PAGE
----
Season good, but watch for issues

Janelle JenkinsPRODUCTION ADVICE - JULY 2021 - AGRONOMY

By Janelle Jenkins
Mixed Farming Officer

M: 0427 639 947 | E: janelle.jenkins@lls.nsw.gov.au

The recent winter rainfall has resulted in a rapid turnaround for many areas after a very dry April. However, even a good season can have its own issues and considerations:

  • Animal health issues can occur when stock are grazing pastures that are highly digestible and have a high moisture content. Often scouring can occur when grazing lush green pasture (however it also pays to check the scouring is not the result of an internal parasite problem). In the case of green pasture-induced scouring, the addition of hay or a roughage source (e.g. straw) can alleviate symptoms.
  • Grazing crops are commonly being used to fill a winter feed gap in the area. If managed well, grazing crops can both increase winter grazing and extend the grazing period (where grain recovery is not required). Grazing cereals can produce up to 8 kg DM per ha /day more feed compared with annual grasses in June and July. If grain recovery is a consideration, it is important to monitor the crop closely to ensure that stock is removed at the beginning of stem elongation, or grain yield will be compromised. Grazing crops can also result in animal health issues such as pulpy kidney, grass tetany, milk fever and, where the crop is fertilised with nitrogen, nitrate poisoning. Vaccination and planning can help avoid the potential downsides of grazing crops.
  • Grass seed control can be effective during the winter months for the upcoming spring. Grass seed contamination of carcasses costs the prime lamb and sheepmeat industry dearly in lost production and wastage. Grass seed infestation can reduce animal growth rates and cause welfare issues (puncture injuries to skin and eyes), wool contamination and costs to processors. Some of the common culprits are barley grass, some brome grasses, needle grasses, erodium, vulpia, speargrass and wiregrass. There are several long- and short-term strategies that can help you get on top of this problem. For example, some agronomic options are winter cleaning, spray topping, pasture improvement, hay- or silage-making and slashing. You could also consider not grazing known problem paddocks during the danger periods and timing your shearing or feed lotting at certain times to eliminate animal exposure.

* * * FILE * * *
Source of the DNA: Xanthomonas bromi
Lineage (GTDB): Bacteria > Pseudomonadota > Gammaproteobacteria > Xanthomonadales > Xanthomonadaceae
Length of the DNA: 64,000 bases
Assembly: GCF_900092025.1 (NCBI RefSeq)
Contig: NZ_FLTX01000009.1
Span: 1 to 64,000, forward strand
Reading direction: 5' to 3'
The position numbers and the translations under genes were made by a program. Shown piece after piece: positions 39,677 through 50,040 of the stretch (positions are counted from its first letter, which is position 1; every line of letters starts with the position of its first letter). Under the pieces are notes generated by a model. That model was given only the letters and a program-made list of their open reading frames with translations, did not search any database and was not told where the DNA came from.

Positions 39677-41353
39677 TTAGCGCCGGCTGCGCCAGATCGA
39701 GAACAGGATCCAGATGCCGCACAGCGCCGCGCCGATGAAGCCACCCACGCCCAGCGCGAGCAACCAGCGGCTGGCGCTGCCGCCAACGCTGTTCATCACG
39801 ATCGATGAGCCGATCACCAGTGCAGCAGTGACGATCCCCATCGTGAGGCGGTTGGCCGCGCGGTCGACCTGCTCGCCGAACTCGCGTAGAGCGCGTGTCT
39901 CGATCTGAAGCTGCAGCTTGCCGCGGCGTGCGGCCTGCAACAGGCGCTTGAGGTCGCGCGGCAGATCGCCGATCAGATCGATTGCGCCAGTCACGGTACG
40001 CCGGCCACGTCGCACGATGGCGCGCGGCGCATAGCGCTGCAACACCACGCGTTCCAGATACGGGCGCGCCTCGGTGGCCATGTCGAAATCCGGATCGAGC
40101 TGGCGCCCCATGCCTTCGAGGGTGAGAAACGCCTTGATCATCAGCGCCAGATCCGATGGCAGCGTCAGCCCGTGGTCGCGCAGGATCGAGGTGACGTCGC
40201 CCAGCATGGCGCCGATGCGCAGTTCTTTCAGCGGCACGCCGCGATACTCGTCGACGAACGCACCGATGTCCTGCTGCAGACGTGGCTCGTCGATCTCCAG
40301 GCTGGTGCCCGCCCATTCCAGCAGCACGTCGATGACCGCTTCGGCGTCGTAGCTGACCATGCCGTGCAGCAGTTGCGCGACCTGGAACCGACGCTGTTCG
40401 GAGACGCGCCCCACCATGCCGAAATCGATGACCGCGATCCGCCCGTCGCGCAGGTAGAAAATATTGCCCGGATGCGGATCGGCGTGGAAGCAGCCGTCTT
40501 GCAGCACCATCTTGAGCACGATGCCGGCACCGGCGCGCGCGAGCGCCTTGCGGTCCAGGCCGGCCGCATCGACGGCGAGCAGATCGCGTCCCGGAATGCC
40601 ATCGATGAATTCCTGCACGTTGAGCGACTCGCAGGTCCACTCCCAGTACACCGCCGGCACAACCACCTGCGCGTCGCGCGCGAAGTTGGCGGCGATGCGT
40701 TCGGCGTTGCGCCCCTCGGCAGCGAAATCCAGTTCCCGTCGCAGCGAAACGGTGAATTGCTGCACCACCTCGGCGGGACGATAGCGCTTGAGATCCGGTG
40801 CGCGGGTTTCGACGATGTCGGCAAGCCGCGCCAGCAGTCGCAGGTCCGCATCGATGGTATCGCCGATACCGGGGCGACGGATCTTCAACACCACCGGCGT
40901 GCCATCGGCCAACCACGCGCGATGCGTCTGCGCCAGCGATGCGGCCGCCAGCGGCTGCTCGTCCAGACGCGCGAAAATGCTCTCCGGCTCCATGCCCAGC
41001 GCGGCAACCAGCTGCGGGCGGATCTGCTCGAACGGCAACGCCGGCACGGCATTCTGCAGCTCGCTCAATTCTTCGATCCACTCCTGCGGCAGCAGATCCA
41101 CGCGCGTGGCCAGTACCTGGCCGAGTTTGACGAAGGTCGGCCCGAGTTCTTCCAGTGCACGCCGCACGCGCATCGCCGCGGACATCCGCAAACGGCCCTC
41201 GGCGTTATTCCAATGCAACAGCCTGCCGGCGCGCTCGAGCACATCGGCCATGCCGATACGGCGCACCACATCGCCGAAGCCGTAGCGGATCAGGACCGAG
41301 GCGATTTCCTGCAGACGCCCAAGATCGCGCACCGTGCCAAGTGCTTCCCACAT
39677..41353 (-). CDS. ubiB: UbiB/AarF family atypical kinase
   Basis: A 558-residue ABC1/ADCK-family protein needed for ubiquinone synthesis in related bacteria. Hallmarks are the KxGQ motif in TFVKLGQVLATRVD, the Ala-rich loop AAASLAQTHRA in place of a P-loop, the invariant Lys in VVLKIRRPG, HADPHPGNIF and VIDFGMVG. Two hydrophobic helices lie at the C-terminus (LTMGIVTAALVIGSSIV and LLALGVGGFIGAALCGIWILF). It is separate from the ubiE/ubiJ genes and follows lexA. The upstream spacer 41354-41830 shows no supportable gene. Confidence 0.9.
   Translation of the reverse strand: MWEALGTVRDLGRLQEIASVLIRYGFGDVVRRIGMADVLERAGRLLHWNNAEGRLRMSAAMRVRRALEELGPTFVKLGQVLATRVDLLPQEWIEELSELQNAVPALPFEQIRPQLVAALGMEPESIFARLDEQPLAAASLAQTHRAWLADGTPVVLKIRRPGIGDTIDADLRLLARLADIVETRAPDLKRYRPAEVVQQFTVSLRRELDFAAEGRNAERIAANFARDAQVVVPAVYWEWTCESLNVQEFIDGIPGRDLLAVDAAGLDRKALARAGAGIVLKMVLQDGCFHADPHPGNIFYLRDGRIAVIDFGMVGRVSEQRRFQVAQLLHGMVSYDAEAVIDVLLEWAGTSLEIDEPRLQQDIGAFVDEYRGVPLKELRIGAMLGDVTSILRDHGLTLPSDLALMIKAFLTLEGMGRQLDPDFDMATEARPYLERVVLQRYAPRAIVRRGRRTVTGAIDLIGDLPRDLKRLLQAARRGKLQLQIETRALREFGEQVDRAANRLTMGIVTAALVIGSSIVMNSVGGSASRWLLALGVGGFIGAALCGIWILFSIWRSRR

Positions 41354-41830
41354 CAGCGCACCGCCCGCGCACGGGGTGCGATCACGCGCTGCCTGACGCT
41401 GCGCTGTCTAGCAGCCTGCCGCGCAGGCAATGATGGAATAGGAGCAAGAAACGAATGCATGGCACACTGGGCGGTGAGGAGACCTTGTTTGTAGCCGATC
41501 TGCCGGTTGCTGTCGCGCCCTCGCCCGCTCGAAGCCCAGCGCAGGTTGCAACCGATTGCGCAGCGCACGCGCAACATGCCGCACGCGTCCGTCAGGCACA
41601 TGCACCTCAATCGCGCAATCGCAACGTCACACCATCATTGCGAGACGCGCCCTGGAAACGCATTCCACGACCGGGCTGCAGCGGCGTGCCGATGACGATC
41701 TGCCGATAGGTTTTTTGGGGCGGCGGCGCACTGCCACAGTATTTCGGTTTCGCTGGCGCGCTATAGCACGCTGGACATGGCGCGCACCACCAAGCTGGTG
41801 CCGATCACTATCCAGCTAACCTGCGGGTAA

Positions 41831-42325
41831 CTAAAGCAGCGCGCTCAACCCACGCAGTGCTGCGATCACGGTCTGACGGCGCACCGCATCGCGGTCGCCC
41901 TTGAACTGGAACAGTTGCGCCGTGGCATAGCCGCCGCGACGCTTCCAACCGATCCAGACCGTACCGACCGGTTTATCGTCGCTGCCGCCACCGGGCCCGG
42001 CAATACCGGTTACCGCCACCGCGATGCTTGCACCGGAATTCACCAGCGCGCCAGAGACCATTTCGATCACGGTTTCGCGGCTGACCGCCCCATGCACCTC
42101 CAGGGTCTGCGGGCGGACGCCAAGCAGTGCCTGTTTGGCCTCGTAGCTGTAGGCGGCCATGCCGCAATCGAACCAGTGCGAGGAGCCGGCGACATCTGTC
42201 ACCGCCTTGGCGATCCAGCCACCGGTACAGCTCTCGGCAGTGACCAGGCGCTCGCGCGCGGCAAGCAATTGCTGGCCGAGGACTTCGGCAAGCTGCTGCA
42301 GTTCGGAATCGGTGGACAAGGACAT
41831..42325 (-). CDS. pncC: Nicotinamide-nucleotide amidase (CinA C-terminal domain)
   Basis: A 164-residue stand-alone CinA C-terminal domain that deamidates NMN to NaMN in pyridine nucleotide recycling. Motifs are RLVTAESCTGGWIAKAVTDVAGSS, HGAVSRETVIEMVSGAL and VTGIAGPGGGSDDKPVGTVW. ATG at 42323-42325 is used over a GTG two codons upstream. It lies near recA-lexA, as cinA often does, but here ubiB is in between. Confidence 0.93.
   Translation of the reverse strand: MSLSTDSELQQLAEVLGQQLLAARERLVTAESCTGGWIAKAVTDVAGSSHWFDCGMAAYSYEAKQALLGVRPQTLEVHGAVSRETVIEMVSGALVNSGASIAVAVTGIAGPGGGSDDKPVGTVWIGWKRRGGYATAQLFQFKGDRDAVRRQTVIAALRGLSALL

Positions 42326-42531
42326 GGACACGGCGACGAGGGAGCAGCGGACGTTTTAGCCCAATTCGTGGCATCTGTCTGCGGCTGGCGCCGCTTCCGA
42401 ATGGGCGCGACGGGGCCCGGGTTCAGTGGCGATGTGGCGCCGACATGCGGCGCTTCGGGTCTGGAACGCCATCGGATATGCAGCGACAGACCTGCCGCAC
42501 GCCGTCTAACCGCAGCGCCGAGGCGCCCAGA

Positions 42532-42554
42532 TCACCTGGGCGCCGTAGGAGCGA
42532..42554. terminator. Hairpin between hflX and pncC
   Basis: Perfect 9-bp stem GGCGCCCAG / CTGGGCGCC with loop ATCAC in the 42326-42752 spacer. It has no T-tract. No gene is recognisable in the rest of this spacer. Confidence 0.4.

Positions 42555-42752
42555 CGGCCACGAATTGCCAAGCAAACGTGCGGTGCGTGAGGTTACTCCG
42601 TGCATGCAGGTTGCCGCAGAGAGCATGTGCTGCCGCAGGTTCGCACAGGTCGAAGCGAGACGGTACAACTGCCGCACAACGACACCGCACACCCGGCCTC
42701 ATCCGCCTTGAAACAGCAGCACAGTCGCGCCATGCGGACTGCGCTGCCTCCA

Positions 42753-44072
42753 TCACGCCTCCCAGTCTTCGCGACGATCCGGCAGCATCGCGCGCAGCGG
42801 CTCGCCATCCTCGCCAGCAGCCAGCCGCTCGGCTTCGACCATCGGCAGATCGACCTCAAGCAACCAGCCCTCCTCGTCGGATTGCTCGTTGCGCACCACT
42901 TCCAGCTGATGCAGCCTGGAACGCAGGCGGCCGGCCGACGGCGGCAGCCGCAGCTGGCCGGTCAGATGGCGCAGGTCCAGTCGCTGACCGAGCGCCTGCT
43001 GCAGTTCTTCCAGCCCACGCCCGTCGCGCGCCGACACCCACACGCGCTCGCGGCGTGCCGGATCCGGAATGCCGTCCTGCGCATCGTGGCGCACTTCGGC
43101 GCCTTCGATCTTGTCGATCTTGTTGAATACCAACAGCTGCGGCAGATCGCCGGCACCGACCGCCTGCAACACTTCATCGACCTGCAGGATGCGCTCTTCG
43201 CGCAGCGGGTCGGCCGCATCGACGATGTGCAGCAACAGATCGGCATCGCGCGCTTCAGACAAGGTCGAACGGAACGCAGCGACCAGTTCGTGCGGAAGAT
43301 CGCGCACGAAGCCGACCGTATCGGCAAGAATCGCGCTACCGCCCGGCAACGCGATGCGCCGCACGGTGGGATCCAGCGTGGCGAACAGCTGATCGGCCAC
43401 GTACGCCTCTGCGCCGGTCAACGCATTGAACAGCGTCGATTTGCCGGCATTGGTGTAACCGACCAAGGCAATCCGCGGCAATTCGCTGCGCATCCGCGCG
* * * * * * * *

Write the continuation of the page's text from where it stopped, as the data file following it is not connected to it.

• Hay rolls in paddockSpring fodder conservation, either silage or hay-making, needs to be planned well in advance. Due to the good winter and hopefully a reasonable spring, it may be possible to have extra feed on hand later in the year. If this is likely, making silage or hay is one option to do this. Planning now can improve the quality and quantity of the fodder conserved. Only good-quality pasture/crop can produce good-quality fodder. Poor-quality pasture will never produce good-quality fodder, but the cost to make it will be the same. Always consider the quality of what is to be conserved. Think about the fertility of the paddock. Will the paddock be able to grow the maximum volume or is there a nutrition impediment that could be easily overcome now? Because digestibility decreases as plants mature, try to have the chosen paddock evenly grazed so that the regrowth across the paddock occurs at a similar rate after the paddock has been locked up. If a paddock is unevenly grazed, the more mature plants can reduce the overall quality of the conserved fodder.

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